I am reading a very interesting book about ageing. Maybe some tips for me. I must say this whole thing was unsettling. Hopefully not a new modus operandi. I’m only 68 FFS! So much to do, so much to see.

We are on our way to New Zealand. Two house exchanges of three weeks. All on the north island. I have set the bar pretty low. Cold rainy weather, the people are just like Aussies, and everything is expensive. So we’ll see. 
Now the next few days will be telling. This was a trip postponed by covid where Air New Zealand refused to give a refund, despite having cancelled the flights from their end. Here we are ready to use our airline credit.

Terrell on a bus lost already

September 19, 2022

Twenty-five minutes to boarding. Our first time in the new, international, very empty section of the terminal. Last night we had a lovely meal with sisters and brothers-in-law at Marcelina’s. I had the Caesar salad; we had eaten left over cheese all day and this was the only non-cheese option. We both slept well, better than we had for some nights, despite taking turns snoring.

So here’s a nice tried and true exit strategy  from good old Adelaide.

Overnight at the Riviera $90
Dinner with the rels at Marcelinas $51
Brekkie at Macca’s at the end of Hindley St $14

J1 bus at the end of Currie to the airport free 

Could work for the next one.

Wellington Airport lobby – go figure

September 20, 2022

Standing in the rain at Wellington airport waiting for our hotel shuttle. It definitely was a day of delays. Started already in Adelaide, then rolled on to the next two flights as each waited for the previous arrival. We did have brollies though. 

Janie said that her impressions of NZ was it is all still in the 70s. I agree. It’s nice. It’s started with the Brentwood Hotel, which we finally got too, at around at midnight. Our room was large, lots of timber panelling, normal light switches, a regular key to open the door, a very 70s decor, and lots of friendly folk attending a “search and rescue ” conference. So we know who to call when the earthquake starts.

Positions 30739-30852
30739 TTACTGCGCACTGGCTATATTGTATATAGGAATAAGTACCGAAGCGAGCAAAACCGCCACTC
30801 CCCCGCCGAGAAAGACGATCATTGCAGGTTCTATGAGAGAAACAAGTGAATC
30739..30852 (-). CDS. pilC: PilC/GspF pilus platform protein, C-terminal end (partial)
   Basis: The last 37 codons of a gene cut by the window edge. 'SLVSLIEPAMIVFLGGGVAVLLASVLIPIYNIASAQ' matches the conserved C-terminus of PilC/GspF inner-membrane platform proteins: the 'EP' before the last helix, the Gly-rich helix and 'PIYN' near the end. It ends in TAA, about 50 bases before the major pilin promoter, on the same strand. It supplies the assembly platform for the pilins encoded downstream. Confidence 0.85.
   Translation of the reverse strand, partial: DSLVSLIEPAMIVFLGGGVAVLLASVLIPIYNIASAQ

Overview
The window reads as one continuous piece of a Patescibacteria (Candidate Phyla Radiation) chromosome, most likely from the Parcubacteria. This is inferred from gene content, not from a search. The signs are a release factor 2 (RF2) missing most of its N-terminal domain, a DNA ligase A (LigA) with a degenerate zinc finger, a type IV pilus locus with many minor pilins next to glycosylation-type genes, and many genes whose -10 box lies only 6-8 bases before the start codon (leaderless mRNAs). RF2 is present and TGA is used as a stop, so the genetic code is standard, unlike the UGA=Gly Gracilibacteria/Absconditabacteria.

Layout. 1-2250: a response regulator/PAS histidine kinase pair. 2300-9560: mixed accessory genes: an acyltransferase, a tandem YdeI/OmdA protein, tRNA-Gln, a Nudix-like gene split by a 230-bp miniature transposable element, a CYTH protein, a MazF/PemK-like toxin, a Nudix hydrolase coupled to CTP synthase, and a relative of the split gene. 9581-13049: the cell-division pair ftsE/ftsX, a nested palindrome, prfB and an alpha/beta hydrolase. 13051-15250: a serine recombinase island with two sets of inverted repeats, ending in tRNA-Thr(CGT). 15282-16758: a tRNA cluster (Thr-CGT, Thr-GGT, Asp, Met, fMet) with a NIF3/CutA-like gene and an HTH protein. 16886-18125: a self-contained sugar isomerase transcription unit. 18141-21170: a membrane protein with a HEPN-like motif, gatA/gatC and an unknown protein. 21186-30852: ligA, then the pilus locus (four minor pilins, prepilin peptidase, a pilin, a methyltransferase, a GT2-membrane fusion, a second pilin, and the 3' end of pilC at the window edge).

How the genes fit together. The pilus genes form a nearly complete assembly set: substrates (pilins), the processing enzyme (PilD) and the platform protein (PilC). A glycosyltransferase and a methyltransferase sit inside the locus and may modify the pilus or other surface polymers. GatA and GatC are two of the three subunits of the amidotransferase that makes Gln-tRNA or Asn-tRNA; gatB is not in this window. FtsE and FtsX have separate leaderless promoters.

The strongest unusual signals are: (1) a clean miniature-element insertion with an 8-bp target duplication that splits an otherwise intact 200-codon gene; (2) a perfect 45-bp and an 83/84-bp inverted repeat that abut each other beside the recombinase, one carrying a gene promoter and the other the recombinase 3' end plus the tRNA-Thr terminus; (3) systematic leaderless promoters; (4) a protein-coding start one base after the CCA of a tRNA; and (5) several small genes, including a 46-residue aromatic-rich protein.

Did you know that the house of a grocer from Virginia was involved in one of the first battles of the American civil war. The grocer then moved to further south to be safe, and 4 years later the final surrender by Robert E Lee occurred in his house again, right on his front porch. What are the odds?

This was the story told to us by Brian Reeve, duty manager of the Brentwod Hotel when he discovered that Terrell was an American! Brian had many similar stories to tell us, as did Terrell, and we were invited to visit him and his wife in a few weeks.

And…….they can both recite Abe Lincoln’s Gettysburg address! “….all men are created equal………”. Men in the widest sense. Of course.

These are things one learns in New Zealand.

Then we got to drive a nice Skoda. Dad would have loved it. Very smooth to drive, and solid….with a CD slot and no beeping alarms!

Another 70s impression was the housing. Nothing new, nothing too square and boxy, with lots of painted wooden slats! Wellington is very nice. Right on the sea with hills rising steeply. Then onto the highway heading north.

A little New Zealand humour – all the trees on this street had one of these witches’ caps on the top –

New Zealand street humour – witch’s cap on a tree top – note: we did not need to use Photoshop ‘Sky replacement’ tool – a perfect day